I think the main motivation there is, it's an entertaining form of content, and we just try to kind of evolve the model of what I'm creating. But also, it is a cool way to talk about what actually works, like correct gardening methods — versus just doing a video and saying, here's how to propagate succulents. It’s sort of a backdoor way to get good information out there.
I'm curious if there's any connection you've been able to identify between your life as a gardener and your background in poker — do those two things ever link up in your mind?
Oh, yeah, I think they do. Poker is like a microcosm of life itself in a way, because it's a rapid decision-making based on imperfect information. It's one of a few games that you could win long-term, because you're not playing against the house, you're actually playing against other people and the house just takes a small percentage. So if you're better by a large enough margin than other people, over the long term you actually go away with money. It's one of the few games that you can do that.
And you're forced to make decisions. You have your physical tells, if you play in person, you can watch someone, and then you have sort of your probabilistic or mathematical knowledge and understanding of the game. But still, the cards fall, right? Even if it's improbable, it still may happen. You may win something you should have lost or lose something you should have won.
In that sense, it helps you rapidly make decisions with not-good information, which kind of is what life is, if you think about it. In the same way, in the garden, that helps me troubleshoot different plant problems. It helps me find things out, figure out what to dedicate more time to, what not to. I think it kind of spills into everything, not just gardening.
I was chatting with a horticulturist who teaches gardening recently, and he mentioned how you can give all the advice you want, but plants don't read textbooks. So sometimes things just don't go the way you intended.
Yeah, totally. I was talking with Imperfect Produce earlier today, and we were talking about this idea that you don't grow plants. The plants are organisms, they grow themselves. Your only goal is the gardener is just to give it the environment in which it prefers to grow. That's really all you have to do.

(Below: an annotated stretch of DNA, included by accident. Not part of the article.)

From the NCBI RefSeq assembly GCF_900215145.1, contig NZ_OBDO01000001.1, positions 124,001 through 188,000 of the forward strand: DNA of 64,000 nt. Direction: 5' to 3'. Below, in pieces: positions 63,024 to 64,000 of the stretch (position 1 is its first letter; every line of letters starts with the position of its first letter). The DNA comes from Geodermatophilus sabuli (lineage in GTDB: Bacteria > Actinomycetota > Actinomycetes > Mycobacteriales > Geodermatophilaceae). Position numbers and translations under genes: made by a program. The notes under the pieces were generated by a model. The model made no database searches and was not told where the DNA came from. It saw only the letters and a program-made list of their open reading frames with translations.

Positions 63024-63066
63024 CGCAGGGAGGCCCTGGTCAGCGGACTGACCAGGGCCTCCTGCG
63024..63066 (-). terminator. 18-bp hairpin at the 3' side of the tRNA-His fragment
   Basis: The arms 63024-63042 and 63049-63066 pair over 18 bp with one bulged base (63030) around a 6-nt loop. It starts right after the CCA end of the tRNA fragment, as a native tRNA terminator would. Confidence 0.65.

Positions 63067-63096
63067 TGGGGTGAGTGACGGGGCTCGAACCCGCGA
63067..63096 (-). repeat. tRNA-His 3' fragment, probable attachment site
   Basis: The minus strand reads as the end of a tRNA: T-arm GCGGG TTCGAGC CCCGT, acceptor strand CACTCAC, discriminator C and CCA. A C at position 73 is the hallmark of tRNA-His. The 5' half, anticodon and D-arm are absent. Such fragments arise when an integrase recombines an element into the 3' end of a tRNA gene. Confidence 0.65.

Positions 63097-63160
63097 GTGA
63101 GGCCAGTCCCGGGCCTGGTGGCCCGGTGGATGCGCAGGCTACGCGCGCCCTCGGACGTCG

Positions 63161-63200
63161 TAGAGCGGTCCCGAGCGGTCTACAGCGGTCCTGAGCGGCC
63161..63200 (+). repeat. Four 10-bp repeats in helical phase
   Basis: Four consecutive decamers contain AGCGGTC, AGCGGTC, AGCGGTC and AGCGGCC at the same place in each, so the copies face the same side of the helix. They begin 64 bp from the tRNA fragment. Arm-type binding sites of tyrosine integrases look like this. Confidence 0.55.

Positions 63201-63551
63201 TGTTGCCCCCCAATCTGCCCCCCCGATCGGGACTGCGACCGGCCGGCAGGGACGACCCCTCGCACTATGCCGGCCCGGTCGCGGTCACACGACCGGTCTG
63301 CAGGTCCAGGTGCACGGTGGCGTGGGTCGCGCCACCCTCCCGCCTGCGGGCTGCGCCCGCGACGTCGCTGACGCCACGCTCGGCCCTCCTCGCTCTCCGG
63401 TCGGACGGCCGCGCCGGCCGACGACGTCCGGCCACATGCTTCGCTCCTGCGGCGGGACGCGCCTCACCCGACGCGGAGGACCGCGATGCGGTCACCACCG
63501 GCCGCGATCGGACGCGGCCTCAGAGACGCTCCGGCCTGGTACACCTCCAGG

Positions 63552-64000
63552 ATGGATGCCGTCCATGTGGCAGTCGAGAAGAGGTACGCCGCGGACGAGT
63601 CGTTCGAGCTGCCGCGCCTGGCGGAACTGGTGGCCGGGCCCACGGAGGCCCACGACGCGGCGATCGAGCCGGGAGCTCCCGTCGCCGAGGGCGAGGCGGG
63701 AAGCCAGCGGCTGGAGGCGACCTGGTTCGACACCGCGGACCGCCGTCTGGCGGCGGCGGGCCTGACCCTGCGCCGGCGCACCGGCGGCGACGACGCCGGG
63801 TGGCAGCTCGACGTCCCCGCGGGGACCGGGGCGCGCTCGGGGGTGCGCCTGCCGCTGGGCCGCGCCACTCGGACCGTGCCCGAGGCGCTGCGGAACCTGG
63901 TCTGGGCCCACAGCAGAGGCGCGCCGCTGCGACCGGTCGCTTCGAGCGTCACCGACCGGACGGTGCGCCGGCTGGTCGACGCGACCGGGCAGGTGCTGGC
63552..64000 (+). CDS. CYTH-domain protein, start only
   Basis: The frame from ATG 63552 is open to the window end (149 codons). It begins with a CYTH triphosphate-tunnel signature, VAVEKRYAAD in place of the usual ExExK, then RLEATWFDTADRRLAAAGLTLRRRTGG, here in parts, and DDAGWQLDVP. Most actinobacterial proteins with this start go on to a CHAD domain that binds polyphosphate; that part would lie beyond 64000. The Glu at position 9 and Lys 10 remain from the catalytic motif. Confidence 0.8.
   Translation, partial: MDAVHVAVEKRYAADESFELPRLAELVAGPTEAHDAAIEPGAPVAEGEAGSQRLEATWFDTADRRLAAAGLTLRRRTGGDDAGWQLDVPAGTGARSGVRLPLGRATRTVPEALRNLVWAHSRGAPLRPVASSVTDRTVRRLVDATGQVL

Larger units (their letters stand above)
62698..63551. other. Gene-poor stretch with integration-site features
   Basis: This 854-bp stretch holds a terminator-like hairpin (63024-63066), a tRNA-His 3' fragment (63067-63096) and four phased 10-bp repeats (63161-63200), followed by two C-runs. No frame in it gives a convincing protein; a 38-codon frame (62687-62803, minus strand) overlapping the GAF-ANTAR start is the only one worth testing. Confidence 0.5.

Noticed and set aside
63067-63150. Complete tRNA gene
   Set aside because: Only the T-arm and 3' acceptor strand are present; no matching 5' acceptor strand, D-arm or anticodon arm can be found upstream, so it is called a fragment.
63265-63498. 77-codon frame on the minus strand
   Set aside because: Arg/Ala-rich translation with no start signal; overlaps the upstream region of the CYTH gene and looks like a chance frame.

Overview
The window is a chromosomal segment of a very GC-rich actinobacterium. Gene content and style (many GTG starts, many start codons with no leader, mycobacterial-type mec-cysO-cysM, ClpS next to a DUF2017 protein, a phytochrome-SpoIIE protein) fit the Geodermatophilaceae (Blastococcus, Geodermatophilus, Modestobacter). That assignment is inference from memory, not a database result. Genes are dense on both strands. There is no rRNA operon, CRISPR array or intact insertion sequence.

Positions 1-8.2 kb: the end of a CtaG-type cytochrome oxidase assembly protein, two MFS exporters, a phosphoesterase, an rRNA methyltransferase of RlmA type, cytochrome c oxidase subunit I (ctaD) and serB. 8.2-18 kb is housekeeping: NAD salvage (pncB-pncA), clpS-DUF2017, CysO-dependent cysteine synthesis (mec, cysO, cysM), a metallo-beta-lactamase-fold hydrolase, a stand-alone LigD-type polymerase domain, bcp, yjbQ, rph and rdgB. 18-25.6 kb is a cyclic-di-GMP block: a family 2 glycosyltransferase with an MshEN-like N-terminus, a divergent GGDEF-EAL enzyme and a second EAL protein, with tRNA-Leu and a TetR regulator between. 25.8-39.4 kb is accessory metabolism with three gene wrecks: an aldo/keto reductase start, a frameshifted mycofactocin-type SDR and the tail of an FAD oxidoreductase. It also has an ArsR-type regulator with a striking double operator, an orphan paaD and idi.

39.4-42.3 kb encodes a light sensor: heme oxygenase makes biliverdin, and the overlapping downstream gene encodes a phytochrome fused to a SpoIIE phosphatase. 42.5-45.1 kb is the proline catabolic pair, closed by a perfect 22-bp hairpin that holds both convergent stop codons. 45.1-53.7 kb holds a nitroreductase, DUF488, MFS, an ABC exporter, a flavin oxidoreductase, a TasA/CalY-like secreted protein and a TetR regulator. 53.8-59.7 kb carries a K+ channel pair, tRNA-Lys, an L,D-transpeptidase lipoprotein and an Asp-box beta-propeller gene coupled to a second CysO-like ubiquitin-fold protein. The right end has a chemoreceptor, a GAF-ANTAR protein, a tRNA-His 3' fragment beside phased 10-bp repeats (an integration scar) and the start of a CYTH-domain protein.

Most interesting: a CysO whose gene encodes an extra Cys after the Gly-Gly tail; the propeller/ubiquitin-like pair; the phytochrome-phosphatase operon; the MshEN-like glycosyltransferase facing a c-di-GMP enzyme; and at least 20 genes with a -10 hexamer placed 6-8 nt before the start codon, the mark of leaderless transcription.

Besides that, you kind of just let it do what it does.
What are you up to now — do you have any big projects you're excited about?
I just bought a house. I was growing in a rented house in downtown San Diego, about a mile from downtown, with this little front yard garden, for the last four years. Earlier this summer I purchased a house maybe 15 minutes away from downtown. A little urban-suburban, but definitely more space. I got a maybe 12,000 square foot, or a little bit less, space to develop — I can grow trees, I can grow berry bushes, all sorts of stuff. I can have chickens.
It’s kind of moving now into the next phase. The garden is one element of this high-tech, natural-style life I guess I'm heading towards. Coming up next year is adding in chickens, solar energy, water capture, taking garden harvests into the kitchen, growing things on a larger scale. All that kind of stuff.
In the past you were able to live off of your own garden and foraged food for a month. Do you think you will break that record in the future?
I think at the very least I'll match it, but I'll tighten the rules. When I did that last time I was able to fish, I was able to forage locally, and I was able to barter with other people as long as they produce it and it's a fair trade. But this year, if I do with this coming year 2021, if I've got chickens going on by then, it should be 100 percent from my own yard. I just feel like the stakes are higher.